Wilson, E. F. , Reeve, J. M. K., Pitt, A. H., Sully, B. G. and Julious , S. A. (2012) INSPIRES: Investigating a reusable sanitary pad intervention in a rural educational setting - evaluating the acceptability and short term effect of teaching Kenyan school girls to make reusable sanitary towels on absenteeism and other daily activities: a partial preference parallel group, cluster randomised control trial. Research Report. ScHARR Report Series (27). School of Health and Related Research , University of Sheffield. ISSN 1 900752 58 1Full text available as:
Aims and Objectives: This pilot study aimed to evaluate the acceptability and short-term effect of teaching Kenyan schoolgirls to make reusable sanitary towels on school absenteeism and other daily activities.
Relevance/impact: Problems managing menstruation in Less Economically Developed Countries may hinder educational opportunities for girls through increased school absenteeism. The Millennium Development Goals have highlighted the importance of female empowerment in reducing poverty however menstrual hygiene management is still poorly researched. Previous research has highlighted school absenteeism as a barrier to economic development and good menstrual hygiene is an important factor in maintaining women’s mental and physical well-being.
Methods: Pupils (n=302) from ten schools in Nyanza province (Kenya) were randomised by school to either the intervention (training to make a reusable sanitary pad; five schools;n=143) or control arm of the study (completing only a questionnaire but with training given after follow-up;n=159). Outcomes were self-reported on a questionnaire in class. SPSS 19TM was used to analyse the data. Covariate adjusted t-tests were used to calculate the primary endpoint.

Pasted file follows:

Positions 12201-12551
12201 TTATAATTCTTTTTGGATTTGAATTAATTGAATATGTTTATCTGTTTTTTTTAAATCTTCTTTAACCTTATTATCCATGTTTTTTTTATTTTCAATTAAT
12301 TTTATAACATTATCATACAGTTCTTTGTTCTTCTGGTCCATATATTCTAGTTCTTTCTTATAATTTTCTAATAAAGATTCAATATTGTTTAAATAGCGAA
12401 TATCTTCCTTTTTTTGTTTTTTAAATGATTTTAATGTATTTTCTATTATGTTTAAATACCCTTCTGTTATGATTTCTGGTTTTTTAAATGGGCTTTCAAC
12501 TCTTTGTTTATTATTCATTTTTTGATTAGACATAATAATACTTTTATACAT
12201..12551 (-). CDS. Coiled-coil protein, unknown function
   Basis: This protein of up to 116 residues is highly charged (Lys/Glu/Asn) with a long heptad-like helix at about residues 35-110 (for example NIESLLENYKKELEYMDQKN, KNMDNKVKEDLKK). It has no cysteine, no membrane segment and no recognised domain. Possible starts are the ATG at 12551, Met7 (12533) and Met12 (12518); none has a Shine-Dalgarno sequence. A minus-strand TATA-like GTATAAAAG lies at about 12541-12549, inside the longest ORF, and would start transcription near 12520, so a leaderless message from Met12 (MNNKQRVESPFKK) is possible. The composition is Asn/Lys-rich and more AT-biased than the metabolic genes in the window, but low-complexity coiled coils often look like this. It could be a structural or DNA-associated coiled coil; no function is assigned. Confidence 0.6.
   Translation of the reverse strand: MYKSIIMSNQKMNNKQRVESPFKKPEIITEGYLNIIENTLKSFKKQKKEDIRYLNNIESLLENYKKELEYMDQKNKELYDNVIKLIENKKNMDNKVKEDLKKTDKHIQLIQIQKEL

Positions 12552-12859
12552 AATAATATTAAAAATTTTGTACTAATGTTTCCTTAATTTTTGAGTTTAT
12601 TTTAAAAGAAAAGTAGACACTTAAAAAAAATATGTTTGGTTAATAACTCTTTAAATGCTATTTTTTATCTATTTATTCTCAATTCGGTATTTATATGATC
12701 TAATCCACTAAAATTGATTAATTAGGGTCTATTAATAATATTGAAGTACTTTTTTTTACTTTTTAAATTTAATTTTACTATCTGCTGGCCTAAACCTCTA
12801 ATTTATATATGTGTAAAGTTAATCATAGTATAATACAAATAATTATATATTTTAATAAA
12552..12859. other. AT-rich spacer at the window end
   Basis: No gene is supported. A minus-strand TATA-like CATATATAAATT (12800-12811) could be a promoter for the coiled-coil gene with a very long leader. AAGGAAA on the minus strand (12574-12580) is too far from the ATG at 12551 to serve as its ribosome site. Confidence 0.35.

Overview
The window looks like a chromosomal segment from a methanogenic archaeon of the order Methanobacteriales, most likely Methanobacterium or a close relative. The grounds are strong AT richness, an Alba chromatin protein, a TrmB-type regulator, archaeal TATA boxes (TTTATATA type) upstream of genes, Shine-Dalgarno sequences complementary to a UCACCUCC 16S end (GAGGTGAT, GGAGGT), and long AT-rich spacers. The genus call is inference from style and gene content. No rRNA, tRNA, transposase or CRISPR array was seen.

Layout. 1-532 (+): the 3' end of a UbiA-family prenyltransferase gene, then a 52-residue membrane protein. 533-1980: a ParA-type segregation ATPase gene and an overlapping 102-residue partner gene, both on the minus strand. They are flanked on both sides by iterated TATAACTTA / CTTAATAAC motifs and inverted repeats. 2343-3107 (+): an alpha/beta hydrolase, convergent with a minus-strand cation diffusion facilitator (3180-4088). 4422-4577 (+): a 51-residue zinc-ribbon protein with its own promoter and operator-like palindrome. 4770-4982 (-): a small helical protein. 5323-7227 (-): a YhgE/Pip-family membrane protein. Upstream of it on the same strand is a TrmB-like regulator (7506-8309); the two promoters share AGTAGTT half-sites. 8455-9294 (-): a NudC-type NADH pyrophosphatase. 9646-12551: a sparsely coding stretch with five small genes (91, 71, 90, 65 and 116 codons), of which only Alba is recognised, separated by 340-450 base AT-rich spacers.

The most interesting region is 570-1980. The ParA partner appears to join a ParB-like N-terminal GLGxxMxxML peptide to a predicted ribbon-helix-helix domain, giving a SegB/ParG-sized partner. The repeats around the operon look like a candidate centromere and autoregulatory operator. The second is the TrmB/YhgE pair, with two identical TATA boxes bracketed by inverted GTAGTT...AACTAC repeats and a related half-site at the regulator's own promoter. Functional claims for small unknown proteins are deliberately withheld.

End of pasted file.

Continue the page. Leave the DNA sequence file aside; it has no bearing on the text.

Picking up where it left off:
Outcomes: Our primary outcome was to measure difference in absenteeism between control and intervention groups at follow-up. Difference in mean number of days missed=1.48 days (P=0.077;95% CI -3.17:0.21)). Secondary outcomes found menstruation had an impact on daily activities and quality of life.
Discussion: This pilot study found promising evidence to suggest an association between menstruation and school absenteeism in Kenyan schoolgirls and found that a reusable sanitary product is potentially an acceptable method of addressing this problem. It was also found that it was feasible to carry out a cluster randomised control trial in schools of this Kenyan province. Reducing school absenteeism has been shown by others to benefit individual educational attainment and this effect may extend to improving local and national economies. A convincing basis for further research has been shown. This is imperative to help address absenteeism, and also the impact on women’s health.
|Item Type:||Monograph (Research Report)|
|Copyright, Publisher and Additional Information:||© 2012 School of Health and Related Research (ScHARR), University of Sheffield.|
|Keywords:||Menstruation, Kenya, school absenteeism, reusable sanitary towel, menstrual hygiene management,|
|Institution:||The University of Sheffield|
|Academic Units:||The University of Sheffield > Faculty of Medicine, Dentistry and Health (Sheffield) > School of Medicine (Sheffield)
The University of Sheffield > Faculty of Medicine, Dentistry and Health (Sheffield) > School of Health and Related Research (Sheffield)
|Depositing User:||Miss J M K Reeve|
|Date Deposited:||30 May 2012 15:30|
|Last Modified:||04 Jun 2014 15:53|
|Publisher:||School of Health and Related Research|
|Identification Number:||ScHARR Report Series No. 27|